What interests me most here are less the specifics of the man's biography than what he understood was going on when I came to talk to him and his words took form on paper—what, in effect, the act of inscribing his life on paper meant for him. The likes of such an inquiry are seldom to be found in life history research in anthropology. While detailed narrations of non-Western lives are commonly generated, as are reflective essays that examine in sophisticated ways how ethnographers came to regard those lives or engaged dialogically with their informants, rarely have anthropologists seriously examined how life history informants themselves make sense of the act of setting their lives to paper. Nor have they considered the potential consequences of such an act or, significantly, the personal sensibilities or cultural metaphysics that shape the act and its consequences as perceived by those involved (pp. 262-263).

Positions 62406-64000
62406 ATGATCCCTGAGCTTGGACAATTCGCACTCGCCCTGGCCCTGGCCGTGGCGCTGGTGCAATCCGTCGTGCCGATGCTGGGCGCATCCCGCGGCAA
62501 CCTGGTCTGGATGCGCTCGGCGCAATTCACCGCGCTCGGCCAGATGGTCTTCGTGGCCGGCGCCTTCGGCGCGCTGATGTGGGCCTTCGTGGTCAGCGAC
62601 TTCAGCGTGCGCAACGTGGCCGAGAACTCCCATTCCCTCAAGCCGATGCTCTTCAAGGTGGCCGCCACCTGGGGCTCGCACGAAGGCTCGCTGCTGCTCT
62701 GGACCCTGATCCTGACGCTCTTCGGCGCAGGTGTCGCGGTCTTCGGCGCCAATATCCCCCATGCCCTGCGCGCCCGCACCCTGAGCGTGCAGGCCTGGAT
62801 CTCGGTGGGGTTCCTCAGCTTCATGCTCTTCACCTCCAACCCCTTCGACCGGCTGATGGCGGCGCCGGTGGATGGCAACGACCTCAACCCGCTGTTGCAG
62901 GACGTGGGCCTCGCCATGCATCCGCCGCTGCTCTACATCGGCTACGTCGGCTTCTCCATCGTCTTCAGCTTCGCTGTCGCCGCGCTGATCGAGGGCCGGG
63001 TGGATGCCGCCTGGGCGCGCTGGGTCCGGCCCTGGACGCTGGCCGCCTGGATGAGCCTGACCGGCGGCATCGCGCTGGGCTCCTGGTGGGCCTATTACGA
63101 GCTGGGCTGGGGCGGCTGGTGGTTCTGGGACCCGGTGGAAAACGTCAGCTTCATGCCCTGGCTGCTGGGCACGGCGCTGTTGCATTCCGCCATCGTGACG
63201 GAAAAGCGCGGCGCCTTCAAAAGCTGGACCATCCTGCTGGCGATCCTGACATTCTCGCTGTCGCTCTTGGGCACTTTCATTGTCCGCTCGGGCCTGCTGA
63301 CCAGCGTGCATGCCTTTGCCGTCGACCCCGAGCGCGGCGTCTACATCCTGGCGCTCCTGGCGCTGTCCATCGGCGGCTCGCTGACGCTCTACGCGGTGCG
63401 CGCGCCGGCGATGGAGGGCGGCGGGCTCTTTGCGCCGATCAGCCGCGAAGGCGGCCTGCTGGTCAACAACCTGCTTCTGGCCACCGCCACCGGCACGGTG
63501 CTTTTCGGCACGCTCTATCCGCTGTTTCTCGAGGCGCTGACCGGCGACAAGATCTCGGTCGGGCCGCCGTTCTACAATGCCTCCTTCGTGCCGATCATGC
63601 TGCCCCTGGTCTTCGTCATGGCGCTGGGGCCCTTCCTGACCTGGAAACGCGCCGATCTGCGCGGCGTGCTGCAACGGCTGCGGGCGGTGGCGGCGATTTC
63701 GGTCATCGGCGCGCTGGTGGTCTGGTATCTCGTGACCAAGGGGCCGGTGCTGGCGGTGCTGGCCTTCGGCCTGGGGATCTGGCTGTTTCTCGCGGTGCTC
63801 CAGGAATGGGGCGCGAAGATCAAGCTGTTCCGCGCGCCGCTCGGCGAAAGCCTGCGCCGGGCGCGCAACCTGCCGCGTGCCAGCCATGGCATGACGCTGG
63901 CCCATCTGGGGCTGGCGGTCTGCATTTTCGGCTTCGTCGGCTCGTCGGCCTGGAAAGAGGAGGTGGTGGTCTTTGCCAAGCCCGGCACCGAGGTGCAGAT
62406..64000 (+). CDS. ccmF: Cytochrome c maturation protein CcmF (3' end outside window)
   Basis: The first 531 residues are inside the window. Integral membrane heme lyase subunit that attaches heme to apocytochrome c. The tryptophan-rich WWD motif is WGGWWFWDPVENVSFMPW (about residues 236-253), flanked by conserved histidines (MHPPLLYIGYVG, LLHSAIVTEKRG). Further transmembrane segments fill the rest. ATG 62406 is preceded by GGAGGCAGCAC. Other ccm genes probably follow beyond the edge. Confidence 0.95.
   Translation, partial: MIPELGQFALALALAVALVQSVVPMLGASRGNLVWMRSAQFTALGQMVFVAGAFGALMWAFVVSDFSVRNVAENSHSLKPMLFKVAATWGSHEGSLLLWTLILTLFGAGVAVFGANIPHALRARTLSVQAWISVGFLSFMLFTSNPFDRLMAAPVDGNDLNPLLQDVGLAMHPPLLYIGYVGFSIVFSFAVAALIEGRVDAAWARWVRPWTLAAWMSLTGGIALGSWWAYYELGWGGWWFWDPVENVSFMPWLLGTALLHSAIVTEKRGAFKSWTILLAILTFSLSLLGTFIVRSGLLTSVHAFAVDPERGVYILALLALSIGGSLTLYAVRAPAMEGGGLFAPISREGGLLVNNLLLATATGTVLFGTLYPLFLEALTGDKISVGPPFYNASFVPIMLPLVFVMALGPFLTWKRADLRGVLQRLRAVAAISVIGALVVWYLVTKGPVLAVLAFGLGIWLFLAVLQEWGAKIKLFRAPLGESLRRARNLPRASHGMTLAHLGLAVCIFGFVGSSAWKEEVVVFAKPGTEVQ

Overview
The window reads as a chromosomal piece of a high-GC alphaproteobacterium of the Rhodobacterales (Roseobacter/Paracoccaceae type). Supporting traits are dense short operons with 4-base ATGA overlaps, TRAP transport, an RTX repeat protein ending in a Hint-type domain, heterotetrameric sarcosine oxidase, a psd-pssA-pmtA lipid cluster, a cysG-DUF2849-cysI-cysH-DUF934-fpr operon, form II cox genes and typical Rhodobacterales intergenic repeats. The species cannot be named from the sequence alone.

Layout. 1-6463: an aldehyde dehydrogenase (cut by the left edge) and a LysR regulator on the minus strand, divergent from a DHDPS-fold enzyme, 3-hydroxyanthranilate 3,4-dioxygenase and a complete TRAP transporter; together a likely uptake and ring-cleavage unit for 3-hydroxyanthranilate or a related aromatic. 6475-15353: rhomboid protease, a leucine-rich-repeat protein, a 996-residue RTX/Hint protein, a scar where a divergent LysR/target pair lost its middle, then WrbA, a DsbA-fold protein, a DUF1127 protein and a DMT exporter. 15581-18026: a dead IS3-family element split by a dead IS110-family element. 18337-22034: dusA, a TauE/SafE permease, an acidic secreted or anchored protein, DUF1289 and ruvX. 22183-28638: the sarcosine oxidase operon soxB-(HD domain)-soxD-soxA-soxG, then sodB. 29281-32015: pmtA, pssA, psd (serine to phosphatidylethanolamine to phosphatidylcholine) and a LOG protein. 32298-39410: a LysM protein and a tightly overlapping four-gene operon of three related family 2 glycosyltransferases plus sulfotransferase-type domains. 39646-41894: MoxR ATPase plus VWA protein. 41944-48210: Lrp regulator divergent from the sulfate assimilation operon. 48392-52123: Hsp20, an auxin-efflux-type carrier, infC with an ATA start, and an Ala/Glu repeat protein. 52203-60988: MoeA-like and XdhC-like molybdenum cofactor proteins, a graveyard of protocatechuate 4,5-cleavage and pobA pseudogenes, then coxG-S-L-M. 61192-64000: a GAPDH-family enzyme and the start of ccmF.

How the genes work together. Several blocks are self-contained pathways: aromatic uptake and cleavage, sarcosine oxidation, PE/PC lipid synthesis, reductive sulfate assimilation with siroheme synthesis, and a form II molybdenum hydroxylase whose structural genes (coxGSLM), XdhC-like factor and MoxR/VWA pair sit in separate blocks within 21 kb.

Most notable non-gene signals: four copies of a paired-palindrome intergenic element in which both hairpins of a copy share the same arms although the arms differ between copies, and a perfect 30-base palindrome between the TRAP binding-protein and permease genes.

From: Desjarlais, Robert. "Echoes of a Yolmo Buddhist's Life, in Death." Cultural Anthropology 15(2000): 260–293.